I just really wanted an answer that made sense.

PhillieG's picture
PhillieG
Posts: 4912
Joined: May 2005

I've only had 1-3 mets done at a time during my ablations. I don't know exactly why they can't do more at the same time, maybe too much going on in the lung at the same time makes it harder for it to heal? I just had a followup scan about 1 month after my RFA and there is still some fluid in there.
When I did have more mets they were dealt with by wedge resections which was decided to be the better way to get rid of the clusters of them.
I wish you well
-phil

standbyme's picture
standbyme
Posts: 41
Joined: Sep 2008

The way I understand it is if there are that many, there will be more that are too small to see that will eventually grow. The last cat scan my husband had, before they stopped chemo, showed an increase in all mets, plus one new one. The doctor explained it that his were so widespread, in every lobe and all over the place, that they couldn't just "cherry pick" them, her words. There would be too much damage to his lungs, also there would be more to replace the ones removed. I am going to send you my email by private message, if you want to talk to me. We understand how you feel.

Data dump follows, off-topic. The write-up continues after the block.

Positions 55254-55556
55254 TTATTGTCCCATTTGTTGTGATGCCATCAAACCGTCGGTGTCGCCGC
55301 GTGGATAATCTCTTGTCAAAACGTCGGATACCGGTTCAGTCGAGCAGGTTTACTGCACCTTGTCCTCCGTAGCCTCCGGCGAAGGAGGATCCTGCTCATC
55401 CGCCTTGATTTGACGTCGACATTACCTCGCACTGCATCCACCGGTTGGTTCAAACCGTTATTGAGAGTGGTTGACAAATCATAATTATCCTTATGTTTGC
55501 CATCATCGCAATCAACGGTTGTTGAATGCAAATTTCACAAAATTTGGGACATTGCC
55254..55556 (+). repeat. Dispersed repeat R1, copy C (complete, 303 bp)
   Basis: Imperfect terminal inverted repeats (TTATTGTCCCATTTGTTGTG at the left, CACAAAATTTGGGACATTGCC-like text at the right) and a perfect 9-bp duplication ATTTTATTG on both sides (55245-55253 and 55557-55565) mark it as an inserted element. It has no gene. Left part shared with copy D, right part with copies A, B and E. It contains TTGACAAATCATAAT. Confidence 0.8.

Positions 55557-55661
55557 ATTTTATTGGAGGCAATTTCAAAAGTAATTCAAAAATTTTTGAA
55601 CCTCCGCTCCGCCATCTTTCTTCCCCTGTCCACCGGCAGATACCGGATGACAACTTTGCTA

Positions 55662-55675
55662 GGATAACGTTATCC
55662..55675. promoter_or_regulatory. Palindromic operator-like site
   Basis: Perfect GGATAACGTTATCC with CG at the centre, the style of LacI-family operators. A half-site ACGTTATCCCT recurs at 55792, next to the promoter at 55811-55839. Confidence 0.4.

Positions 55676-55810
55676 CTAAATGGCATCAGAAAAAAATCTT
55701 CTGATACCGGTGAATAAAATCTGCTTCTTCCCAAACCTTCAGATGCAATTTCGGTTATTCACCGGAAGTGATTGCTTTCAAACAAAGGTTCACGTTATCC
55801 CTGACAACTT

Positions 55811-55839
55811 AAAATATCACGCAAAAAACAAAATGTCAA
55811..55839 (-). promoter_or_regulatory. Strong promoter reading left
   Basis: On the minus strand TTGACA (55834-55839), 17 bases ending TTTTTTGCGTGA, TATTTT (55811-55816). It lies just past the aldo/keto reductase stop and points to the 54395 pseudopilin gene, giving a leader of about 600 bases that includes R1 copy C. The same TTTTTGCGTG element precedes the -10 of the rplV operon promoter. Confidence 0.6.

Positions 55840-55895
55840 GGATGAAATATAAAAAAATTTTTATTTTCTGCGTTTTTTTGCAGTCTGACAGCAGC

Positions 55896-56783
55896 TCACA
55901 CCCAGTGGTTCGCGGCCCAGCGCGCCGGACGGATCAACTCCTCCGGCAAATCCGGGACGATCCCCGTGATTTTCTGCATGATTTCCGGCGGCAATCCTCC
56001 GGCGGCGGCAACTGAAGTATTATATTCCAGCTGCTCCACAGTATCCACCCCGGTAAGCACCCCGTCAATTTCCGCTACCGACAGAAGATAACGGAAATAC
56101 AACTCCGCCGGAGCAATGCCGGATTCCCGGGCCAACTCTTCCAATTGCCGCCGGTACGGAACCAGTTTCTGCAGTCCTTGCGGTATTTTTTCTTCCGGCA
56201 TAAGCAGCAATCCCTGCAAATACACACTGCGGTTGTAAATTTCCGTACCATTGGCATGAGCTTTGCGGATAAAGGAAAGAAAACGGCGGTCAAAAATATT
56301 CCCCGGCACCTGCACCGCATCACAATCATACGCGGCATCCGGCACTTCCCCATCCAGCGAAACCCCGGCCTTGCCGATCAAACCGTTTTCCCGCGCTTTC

Judy

tanstaafl's picture
tanstaafl
Posts: 1296
Joined: Oct 2010

There is often a later point where some turn to biological alternative and experimental medicine to try to buy time, improved health, extra chances or sometimes seeming miracles. We don't qualify for that particular timing, because we started sooner, at the very first as an alternative neoadjuvant tx that reduced spread, then used as complementary tx when chemo was added after 1st surgery. We credit the biologically based CAM for helping to prevent mets before and after the 2nd surgery. John23 might be a better example of alternative medicine.

Getting to a successful surgery takes everything you can find. The surgeons are grappling with two issues, first the number of targets to remove and second, the containment of systemic disease before and during surgery. The latter part is where CAM + immunochemo was crucial for my wife's success.